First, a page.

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US Special - Supply chain - Rust belt manufacturing strength

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Geography and shipping logistics have played a major role in ramping up the wind power supply chain in the United States (Windpower Monthly, April 2009). "It is a business where you are not sure where your customers are going to be, but you can know where your supply chain will be because foundries just do not pop up like mushrooms," says Edward Weston of the Great Lakes Wind Network, a regional economic development and manufacturing association.


States such as Iowa have successfully lured turbine manufacturers and component suppliers, including Spanish wind turbine maker Acciona, home-grown turbine supplier Clipper, global engineering giant Siemens, also a wind turbine supplier, American rotor blade company TPI Composites, Hendricks, and Trinity Structural Towers, a specialist supplier of wind turbine support structures. "Iowa is making all the big noise about getting all the assembly plants out there," says Weston. "The problem with that is all the assembly plants are trucking their parts from Dayton and Cleveland and Cincinnati, all the way out there."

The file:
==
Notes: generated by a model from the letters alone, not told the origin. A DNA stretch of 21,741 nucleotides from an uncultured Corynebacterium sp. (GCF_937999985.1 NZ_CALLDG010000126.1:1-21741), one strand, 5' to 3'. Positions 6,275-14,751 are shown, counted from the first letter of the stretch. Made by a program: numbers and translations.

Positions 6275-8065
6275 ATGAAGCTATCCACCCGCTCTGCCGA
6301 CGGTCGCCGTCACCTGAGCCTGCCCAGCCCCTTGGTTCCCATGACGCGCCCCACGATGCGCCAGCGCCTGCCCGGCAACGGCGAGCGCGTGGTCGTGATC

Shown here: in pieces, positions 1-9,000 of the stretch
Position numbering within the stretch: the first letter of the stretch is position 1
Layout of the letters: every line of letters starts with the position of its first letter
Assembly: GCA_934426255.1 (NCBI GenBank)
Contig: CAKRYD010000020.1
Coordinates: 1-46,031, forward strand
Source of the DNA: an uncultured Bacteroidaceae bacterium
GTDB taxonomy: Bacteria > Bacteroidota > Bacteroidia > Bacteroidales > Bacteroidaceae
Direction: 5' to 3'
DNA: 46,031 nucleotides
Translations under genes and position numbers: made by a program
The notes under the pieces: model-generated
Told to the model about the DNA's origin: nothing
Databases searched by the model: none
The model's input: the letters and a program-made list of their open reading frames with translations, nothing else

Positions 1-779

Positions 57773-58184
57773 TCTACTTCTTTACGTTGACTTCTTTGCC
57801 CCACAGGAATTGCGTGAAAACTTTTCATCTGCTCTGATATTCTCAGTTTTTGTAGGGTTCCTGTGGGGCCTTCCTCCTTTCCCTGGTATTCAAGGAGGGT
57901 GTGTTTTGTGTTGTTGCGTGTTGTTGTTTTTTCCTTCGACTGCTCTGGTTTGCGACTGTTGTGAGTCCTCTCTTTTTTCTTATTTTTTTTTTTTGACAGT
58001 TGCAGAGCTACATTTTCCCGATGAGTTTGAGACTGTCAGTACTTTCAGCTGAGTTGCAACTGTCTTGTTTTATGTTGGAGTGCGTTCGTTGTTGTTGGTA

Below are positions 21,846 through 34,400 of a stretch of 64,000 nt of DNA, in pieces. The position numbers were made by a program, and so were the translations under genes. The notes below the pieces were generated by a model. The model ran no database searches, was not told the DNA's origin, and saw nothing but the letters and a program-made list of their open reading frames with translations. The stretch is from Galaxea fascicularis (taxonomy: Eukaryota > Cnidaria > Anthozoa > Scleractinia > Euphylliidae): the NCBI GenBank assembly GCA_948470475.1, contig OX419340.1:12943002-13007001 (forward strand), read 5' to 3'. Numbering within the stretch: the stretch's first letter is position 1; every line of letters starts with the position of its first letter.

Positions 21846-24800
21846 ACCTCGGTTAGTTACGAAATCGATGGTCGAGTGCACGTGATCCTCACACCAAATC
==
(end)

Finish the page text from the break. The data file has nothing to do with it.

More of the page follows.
According to Weston, it is rust-belt manufacturing strongholds like Ohio, Michigan and Indiana that are doing more to support the manufacturing associated with wind because they have more foundries for heavy-duty manufacturing. Ohio's Timken Company is one of many examples of an American rust-belt company expanding into wind power. It makes large-bore bearings for use in main rotor shafts as well as other highly engineered components for gearbox systems. The company had sales of dollars 5.2 billion in 2007, operates in 27 countries and has approximately 25,000 employees. Wind is not its biggest market, but it is one of its fastest growing market segments, says the company's James W Griffith. In the fall, the firm announced plans to expand production capacity at its Tyger River manufacturing facility in Union, South Carolina, to meet increasing demand from the wind industry. "We stand to achieve greater returns by refocusing existing assets and investing in new capacity to serve our most promising market sectors, which certainly includes wind energy," says Griffith.

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